To enhance the role of Māori in local government, legislation provides for the option to establish Māori seats. In October 2020, Northland Regional Council voted to establish Māori seats for the 2022 regional council elections. This web page aims to answer some of the common questions people may have about the process.
What is a Māori seat?
It is where electors on the Māori roll vote for a candidate from the Māori constituency(s). Electors on the general roll vote for candidates from the general constituency(s).
Why did council vote to establish Māori seats?
With more than a third of Northlanders being Māori and no Māori councillors for several terms, council want to guarantee Māori a place at the decision-making table. Council considers that Māori seats will improve democracy and better reflect the needs and aspirations of our entire community.
After a number of workshops and having heard from many people representing different viewpoints on the debate, council voted in favour of establishing Māori seats. Read more in our 20 October council meeting agenda: northland.infocouncil.biz
Will there be a public poll on the creation of Māori seats?
Local Government Minister Nanaia Mahuta is reported to have described the poll requirement as an anomaly that had held back widespread Māori representation.
Government legislation to remove the requirement for a binding poll is expected to be passed into law by Friday 26 February 2021. It means that even if a petition for a poll has been lodged, a public poll on whether to have Māori seats cannot occur.
Would the total number of councillors increase with Māori seats?
Not necessarily. Council will do a review of its representation arrangements by 31 August 2021 and that will determine the total number of councillors.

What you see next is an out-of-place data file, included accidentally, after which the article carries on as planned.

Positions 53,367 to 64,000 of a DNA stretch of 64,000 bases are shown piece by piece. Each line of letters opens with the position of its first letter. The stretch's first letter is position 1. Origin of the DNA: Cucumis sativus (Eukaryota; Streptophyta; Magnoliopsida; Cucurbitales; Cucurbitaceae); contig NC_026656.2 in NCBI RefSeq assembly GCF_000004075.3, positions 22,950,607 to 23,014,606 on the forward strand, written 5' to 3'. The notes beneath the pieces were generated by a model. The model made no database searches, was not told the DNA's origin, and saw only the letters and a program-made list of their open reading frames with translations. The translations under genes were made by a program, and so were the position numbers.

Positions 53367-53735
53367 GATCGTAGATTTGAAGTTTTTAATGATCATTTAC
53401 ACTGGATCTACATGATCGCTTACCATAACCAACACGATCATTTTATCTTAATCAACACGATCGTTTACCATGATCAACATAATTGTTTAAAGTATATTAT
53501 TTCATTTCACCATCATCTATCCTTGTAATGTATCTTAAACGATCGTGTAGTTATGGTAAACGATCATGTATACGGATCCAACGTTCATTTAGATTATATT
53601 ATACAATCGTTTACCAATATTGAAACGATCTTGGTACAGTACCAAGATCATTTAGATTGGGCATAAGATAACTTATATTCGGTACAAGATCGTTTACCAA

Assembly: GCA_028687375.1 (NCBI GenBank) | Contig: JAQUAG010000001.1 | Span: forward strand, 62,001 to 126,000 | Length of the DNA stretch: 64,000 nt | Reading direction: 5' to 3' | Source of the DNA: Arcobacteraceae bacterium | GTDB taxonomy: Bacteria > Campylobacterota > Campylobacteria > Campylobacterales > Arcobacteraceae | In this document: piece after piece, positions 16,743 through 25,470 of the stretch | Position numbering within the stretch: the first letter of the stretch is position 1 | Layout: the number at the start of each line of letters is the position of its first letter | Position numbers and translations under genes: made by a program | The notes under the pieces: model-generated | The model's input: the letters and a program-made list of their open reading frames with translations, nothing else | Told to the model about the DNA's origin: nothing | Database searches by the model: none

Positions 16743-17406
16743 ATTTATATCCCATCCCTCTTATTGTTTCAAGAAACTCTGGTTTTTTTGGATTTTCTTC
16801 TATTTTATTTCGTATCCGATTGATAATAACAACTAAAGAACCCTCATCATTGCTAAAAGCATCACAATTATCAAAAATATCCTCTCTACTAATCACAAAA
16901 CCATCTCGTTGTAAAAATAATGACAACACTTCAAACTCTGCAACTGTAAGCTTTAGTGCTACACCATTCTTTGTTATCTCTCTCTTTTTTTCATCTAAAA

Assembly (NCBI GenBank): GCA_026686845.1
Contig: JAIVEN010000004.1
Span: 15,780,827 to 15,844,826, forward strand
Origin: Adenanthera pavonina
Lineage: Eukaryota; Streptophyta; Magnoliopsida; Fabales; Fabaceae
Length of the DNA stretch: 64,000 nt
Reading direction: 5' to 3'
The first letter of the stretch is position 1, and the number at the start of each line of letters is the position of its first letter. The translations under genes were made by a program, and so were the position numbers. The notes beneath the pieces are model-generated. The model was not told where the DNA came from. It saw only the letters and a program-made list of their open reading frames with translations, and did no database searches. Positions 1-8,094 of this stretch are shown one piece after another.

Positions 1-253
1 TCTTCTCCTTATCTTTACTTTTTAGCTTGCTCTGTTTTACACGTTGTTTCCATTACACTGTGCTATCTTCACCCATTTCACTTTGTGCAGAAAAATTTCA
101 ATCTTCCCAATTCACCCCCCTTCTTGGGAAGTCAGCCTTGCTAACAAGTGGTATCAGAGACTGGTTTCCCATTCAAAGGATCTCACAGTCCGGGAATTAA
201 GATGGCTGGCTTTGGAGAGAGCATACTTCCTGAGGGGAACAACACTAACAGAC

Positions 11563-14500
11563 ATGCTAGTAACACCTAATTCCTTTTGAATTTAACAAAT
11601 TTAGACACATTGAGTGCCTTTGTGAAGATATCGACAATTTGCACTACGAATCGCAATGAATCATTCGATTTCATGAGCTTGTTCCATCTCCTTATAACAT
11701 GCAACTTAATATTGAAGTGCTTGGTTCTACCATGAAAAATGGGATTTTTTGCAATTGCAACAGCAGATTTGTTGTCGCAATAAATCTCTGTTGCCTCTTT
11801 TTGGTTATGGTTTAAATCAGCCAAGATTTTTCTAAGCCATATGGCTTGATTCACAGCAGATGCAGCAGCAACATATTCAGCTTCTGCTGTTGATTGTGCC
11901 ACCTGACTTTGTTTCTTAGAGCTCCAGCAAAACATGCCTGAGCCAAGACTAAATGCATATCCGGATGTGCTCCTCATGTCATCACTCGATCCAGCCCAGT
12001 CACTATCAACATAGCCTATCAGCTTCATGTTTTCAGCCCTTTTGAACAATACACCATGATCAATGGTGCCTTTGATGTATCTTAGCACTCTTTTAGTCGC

Public consultation on things like the number of Māori seats would happen as part of this process.
Would it still be one vote per person with Māori seats?
Yes. Regardless of which electoral roll a person is on they are only able to cast one vote at local body election time. Those on the Māori roll are able to vote for those standing in the Māori constituency and those on the general roll can vote for those standing in the general constituencies.
Would having Māori seats cost more?
Not in terms of what they get paid – it doesn’t change the total pool of money allocated for paying council’s elected representatives. If the number of councillors goes up, each councillor will be paid less.
Would Māori seats just represent Māori at the council table?
No. Māori elected to designated Māori seats will sign the same oath as other councillors; at the decision table they will represent and make decisions for the good of all Northlanders, not just tangata whenua.
How do I get on the electoral role?
Electoral Roll enrolments and updates are managed by the Electoral Commission: www.vote.nz/enrol